Read the Article: Coronavirus takes toll on Navajo
Read the Article: Navajo Communities surpasses New York for highest infection rate in the US
Navajo communities, including the Tuba City area, has been ravaged by the COVID-19 pandemic, with 1,873 positive cases and 60 deaths as of 4/29/20. In fact, Navajo communities have the highest per capita cases of Coronavirus in the United States outside of New York and New Jersey. Native Americans make up 4.6% of the Arizona’s population, but have accounted for 18% of the state’s COVID-19 deaths to date. TCRHCC has tested 843 individuals since March 12, and 35% (295) of those tested positive. TCRHCC is seeing an average of ten COVID-19 positive patients in the emergency room every day, five admitted daily to the ICU, and/or the Respiratory Care Unit, with a daily inpatient census of 20-25 COVID-19 positive patients every day for the past five weeks.
Health and socioeconomic inequities make TCRHCC’s service area particularly vulnerable to COVID-19. High poverty rates coupled with housing shortages mean it is very common for multiple generations to live in one small dwelling with only one bathroom. When one member of the family is diagnosed with COVID-19, there is nowhere for that person to go to quarantine away from the other family members, including elders. Many people from Navajo communities do not have running water in their homes and must travel to communal spots to haul water. This makes the most important preventative measure in the fight against COVID-19 – hand washing – much more challenging. Prevalence of diabetes, obesity, and other chronic health conditions is high among TCRHCC’s patients, putting them at increased risk for serious complications or death resulting from COVID-19.
Navajo communities declared a state of emergency in mid-March, and President Jonathan Nez recently extended that through declaration through mid-May. Navajo communities also issued a Shelter-in-Place order and has been implementing 57-hour weekend curfews throughout April and mid-May to slow the spread of the virus.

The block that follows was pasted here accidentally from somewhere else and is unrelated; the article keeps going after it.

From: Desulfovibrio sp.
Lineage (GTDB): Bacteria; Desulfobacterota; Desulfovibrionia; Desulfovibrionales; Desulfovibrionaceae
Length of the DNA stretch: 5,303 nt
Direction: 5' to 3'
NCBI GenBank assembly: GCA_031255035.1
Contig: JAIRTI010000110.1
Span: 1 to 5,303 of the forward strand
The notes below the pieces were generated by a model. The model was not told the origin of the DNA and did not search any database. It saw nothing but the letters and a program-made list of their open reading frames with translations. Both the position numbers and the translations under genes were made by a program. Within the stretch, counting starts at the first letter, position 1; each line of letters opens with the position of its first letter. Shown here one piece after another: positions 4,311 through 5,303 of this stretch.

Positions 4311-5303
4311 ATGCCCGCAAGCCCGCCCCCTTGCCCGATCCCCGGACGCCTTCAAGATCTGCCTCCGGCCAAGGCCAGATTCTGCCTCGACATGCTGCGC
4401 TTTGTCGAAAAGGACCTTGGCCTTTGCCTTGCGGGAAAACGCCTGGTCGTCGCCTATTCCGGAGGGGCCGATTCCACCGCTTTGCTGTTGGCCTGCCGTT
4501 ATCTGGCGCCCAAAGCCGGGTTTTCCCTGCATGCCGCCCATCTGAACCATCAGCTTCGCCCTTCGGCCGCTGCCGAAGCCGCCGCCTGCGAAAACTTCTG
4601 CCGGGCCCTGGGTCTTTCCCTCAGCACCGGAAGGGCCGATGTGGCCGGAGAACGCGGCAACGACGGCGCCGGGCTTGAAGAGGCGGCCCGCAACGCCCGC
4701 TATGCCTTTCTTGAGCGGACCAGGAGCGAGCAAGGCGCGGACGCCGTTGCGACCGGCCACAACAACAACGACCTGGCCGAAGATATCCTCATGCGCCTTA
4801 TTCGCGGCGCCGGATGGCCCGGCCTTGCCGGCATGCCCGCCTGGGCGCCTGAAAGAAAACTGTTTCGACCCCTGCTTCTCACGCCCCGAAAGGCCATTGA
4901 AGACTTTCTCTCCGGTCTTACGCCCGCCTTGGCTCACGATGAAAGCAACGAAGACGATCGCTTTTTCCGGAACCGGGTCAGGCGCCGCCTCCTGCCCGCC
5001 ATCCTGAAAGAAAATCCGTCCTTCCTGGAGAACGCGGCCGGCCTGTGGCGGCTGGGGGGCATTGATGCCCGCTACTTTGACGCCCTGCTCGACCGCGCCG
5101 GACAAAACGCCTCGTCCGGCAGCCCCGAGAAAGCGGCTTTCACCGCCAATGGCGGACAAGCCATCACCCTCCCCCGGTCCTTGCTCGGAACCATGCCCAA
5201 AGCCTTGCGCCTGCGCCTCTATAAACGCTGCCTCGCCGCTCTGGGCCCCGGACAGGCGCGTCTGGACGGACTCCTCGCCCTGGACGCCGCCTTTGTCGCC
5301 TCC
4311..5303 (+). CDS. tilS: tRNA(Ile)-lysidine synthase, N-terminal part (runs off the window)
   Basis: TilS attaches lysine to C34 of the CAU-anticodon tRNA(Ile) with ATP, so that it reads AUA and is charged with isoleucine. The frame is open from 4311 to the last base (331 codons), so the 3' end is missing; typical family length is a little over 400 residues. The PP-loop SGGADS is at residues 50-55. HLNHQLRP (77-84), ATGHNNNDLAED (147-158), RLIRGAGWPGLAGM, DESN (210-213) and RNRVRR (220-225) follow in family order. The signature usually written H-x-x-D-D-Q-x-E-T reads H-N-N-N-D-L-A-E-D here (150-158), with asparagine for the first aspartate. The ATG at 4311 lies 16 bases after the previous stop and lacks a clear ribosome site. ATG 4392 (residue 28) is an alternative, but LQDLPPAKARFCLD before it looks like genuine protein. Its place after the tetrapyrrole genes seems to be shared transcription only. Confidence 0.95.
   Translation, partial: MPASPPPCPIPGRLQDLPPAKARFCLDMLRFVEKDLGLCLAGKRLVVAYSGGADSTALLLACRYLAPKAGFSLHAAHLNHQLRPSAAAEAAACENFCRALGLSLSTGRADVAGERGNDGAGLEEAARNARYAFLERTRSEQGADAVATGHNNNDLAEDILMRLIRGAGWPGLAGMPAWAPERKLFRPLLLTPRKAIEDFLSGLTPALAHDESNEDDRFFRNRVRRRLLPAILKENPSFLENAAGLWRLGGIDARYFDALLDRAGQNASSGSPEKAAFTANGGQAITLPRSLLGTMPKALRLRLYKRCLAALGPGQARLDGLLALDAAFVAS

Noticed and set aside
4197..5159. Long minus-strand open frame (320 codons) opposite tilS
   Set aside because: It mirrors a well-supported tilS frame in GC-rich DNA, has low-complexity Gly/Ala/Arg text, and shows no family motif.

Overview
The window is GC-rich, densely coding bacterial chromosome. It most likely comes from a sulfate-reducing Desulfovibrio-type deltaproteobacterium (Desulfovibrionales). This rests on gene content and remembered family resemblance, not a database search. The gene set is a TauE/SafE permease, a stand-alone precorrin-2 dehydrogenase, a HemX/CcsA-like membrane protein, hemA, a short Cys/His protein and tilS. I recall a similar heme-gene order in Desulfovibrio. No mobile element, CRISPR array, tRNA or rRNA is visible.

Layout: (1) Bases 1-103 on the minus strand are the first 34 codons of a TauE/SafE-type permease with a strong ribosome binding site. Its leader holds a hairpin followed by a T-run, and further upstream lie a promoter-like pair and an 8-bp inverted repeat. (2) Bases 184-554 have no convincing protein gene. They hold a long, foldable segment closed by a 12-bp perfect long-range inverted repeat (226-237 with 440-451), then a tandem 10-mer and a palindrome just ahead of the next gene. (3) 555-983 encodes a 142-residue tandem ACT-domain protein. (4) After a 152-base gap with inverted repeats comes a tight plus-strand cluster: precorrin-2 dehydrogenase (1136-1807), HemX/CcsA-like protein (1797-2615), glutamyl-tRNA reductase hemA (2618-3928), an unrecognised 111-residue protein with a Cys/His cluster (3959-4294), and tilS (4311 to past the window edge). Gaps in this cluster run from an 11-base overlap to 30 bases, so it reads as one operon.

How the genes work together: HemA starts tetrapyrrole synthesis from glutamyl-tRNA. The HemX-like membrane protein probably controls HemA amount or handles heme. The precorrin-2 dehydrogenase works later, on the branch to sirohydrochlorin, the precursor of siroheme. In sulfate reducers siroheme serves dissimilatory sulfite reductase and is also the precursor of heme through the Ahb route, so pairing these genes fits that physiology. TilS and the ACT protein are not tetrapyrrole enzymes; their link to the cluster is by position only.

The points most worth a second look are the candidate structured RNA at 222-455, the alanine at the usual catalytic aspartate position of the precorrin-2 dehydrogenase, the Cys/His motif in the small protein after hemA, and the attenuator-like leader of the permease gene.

To do its part to help control the spread, TCRHCC quickly instituted processes to separate individuals who are potentially COVID-19-postive from other community members and staff at the hospital. A screening/triage tent was set up in the TCRHCC parking lot. Staff working this area distribute cloth masks to those who don’t have one, serve as Navajo language translators when needed, and direct those with respiratory symptoms to a “red” emergency room with a separate entrance from the main “green” ER for those without respiratory symptoms. This reduces the risk of symptomatic individuals walking through the indoor waiting room. A negative air machine would remove contaminated air from these “red” zones, further reducing the risk of virus spread within the hospital. Because we know asymptomatic individuals can still spread the virus, public relations such as newspaper ads, billboards, and videos are critical to remind the community it is their duty to stay home to slow the spread.
Less than half of TCRHCC’s 73 beds are currently in use due to staffing challenges, in particular a 30% deficit in critical nursing. A large number of TCRHCC staff have also had to take time off of work due to contracting the virus via community spread or due to sickness, as all staff with any virus symptoms were required to self report. Other TCRHCC specialty physicians, allied health and support staff have stepped in to fill the gaps, working in the screening tent and triaging. TCRHCC also has limited ventilator capacity, which resulted in many individuals needing that level of care needing to be flown out to Flagstaff or Phoenix hospitals. Transferring those patients comes at a financial cost to TCRHCC, and leaves those critically ill patients far from family members and without health care providers who understand their language and culture. To reduce the number of patients who must be transferred, TCHRCC has ordered additional ventilators and is pursuing separate funding to cover those expenses.
TCRHCC is the sole health care provider in the Tuba City service unit of the Navajo communities, and thus bears a heavy load in responding to the COVID-19 crisis among this population. TCRHCC is currently in the midst meeting the COVID-19 health care surge, and we believe we have not yet reached the peak. Because of the unique factors placing our service population at elevated risk for contraction of the virus and serious complications, TCRHCC must be prepared to respond to COVID-19 for the foreseeable future.
We are grateful for the funding opportunities that are allowing us to prepare for the long road ahead, including covering personal protective equipment (PPE), health care equipment such as ventilators, other supplies, and ramping up telemedicine capacity to care for patients with chronic illness without potentially exposing them to COVID-19 at the hospital. This Rural Tribal COVID-19 Response Program will allow TCRHCC to recoup funds for several immediate needs not covered through other funding sources, as detailed below.
- Marcello Toscanini
- Joe Gilvary
- Timothy Keesey
- William Bruno
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